The third reason, however, seems most obvious. In 2020 the JobSeeker payment was doubled from $550 to $1,100 a fortnight. For those struggling to even pay for necessities such as rent and food, this would have been a huge relief.
However, in 2021, the JobSeeker payment was cut back to about $620 a fortnight. At the same time well-being for those who were unemployed fell. To a level lower than in 2019 in fact.
This is consistent with economic theory of loss aversion – that people feel losses more deeply than gains in income.
Losing really hurts
Our next graph demonstrates this loss-aversion effect. Those who lost income during the pandemic reported lower well-being than the national average. But those whose household income increased during the pandemic reported well-being levels identical to those whose income remained the same.
Marginal diminishing gains
Our final graph shows well-being levels by income. The largest well-being increases were in the lowest-income households in 2020. Well-being for those on the highest incomes didn’t change.
Thus, governments allocating more money to people who already have their financial needs met is unlikely to improve subjective well-being. On the other hand, lifting people out of poverty is likely to make a big difference to their well-being.
The importance of measuring well-being
These results show why it is important to look past headline figures, such as GDP or national averages, to judge whether policies and programs are actually contributing to well-being and societal progress.
This is why countries such as New Zealand, Scotland, Wales, Iceland and Finland are now incorporating well-being measures into their budgets and policy frameworks. Like the OECD, these countries have recognised that improving the well-being of society, particularly of disadvantaged groups, is a core marker of societal progress.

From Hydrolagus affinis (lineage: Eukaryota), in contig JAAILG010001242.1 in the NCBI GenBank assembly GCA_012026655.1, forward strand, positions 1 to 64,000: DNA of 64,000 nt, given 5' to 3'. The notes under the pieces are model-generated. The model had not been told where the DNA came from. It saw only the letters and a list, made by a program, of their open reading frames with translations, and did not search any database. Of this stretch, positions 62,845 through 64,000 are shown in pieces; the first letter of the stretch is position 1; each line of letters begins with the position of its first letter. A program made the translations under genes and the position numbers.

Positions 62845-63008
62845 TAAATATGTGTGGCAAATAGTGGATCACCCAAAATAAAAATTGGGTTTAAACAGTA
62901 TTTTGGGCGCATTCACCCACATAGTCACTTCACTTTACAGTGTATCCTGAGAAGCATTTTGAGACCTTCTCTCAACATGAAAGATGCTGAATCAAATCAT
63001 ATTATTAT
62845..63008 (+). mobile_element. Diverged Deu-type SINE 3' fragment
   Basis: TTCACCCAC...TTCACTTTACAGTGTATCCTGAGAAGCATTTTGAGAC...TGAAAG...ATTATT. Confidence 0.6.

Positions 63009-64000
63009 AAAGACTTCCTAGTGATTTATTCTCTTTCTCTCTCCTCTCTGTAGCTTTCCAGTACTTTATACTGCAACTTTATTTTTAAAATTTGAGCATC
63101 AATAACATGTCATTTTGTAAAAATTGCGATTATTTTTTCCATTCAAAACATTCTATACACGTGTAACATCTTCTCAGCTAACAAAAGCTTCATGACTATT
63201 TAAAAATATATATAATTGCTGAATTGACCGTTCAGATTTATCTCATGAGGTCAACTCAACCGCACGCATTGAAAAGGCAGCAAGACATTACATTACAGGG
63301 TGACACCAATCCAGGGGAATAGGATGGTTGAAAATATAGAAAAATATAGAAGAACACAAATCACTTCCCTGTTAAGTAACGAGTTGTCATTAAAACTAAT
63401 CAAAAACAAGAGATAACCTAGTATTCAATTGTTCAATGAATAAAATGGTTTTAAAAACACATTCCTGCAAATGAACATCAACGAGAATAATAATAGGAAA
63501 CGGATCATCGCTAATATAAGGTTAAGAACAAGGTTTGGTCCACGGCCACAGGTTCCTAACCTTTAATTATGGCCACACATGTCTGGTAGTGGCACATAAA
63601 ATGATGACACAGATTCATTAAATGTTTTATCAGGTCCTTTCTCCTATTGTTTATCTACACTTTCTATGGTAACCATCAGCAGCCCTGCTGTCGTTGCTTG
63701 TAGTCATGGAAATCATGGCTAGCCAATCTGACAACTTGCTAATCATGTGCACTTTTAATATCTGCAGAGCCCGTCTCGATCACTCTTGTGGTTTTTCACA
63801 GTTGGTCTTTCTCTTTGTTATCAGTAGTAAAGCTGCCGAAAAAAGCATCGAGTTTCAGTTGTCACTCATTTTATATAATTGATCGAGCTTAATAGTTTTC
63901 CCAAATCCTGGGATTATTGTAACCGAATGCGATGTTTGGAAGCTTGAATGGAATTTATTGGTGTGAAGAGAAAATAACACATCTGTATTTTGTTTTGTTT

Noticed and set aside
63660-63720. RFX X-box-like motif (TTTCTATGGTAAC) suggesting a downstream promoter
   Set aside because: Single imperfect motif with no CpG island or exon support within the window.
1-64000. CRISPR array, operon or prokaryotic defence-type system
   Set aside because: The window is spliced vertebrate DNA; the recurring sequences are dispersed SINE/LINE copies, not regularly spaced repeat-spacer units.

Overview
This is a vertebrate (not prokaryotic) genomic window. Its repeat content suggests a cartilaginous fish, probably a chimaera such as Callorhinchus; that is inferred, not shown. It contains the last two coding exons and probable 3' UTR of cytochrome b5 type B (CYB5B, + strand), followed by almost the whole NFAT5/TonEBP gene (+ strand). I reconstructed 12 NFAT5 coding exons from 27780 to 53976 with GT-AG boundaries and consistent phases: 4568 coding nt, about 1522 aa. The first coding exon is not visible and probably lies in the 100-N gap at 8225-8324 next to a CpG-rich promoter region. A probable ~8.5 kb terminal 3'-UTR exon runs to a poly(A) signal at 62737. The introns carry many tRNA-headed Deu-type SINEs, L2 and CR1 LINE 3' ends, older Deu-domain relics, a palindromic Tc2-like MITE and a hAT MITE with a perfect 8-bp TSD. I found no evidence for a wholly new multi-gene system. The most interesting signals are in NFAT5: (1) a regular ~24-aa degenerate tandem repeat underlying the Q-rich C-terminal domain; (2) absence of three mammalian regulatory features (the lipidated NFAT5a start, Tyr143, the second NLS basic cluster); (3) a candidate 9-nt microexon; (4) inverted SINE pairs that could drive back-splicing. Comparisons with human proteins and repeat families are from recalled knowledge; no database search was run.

We’d like to see Australia do the same.
This article is republished from The Conversation is the world's leading publisher of research-based news and analysis. A unique collaboration between academics and journalists.
Kate Lycett receives research funding from the NHMRC, government partners and industry partners Dyson and Australian Unity. She has previously worked on the Australian National Development Index.
Craig Olsson is currently supported by funding from the NHMRC, ARC and industry partners Australian Unity and the Victorian Department of Education and Training.
Delyse Hutchinson receives research funding from the NHMRC, ARC and other research council grants, in addition to industry partner Australian Unity.
Matthew Fuller-Tyszkiewicz receives research funding from the NHMRC and ARC, in addition to industry partner Australian Unity.
email@example.com has received research funding from Australian Unity and numerous other sources including research council grants.
Sarah Khor was previously funded on a Research Training Stipend by the Australian Government. She is a member of the Australian Psychological Society.
Mallery Crowe and Tanja Capic do not work for, consult, own shares in or receive funding from any company or organisation that would benefit from this article, and have disclosed no relevant affiliations beyond their academic appointment.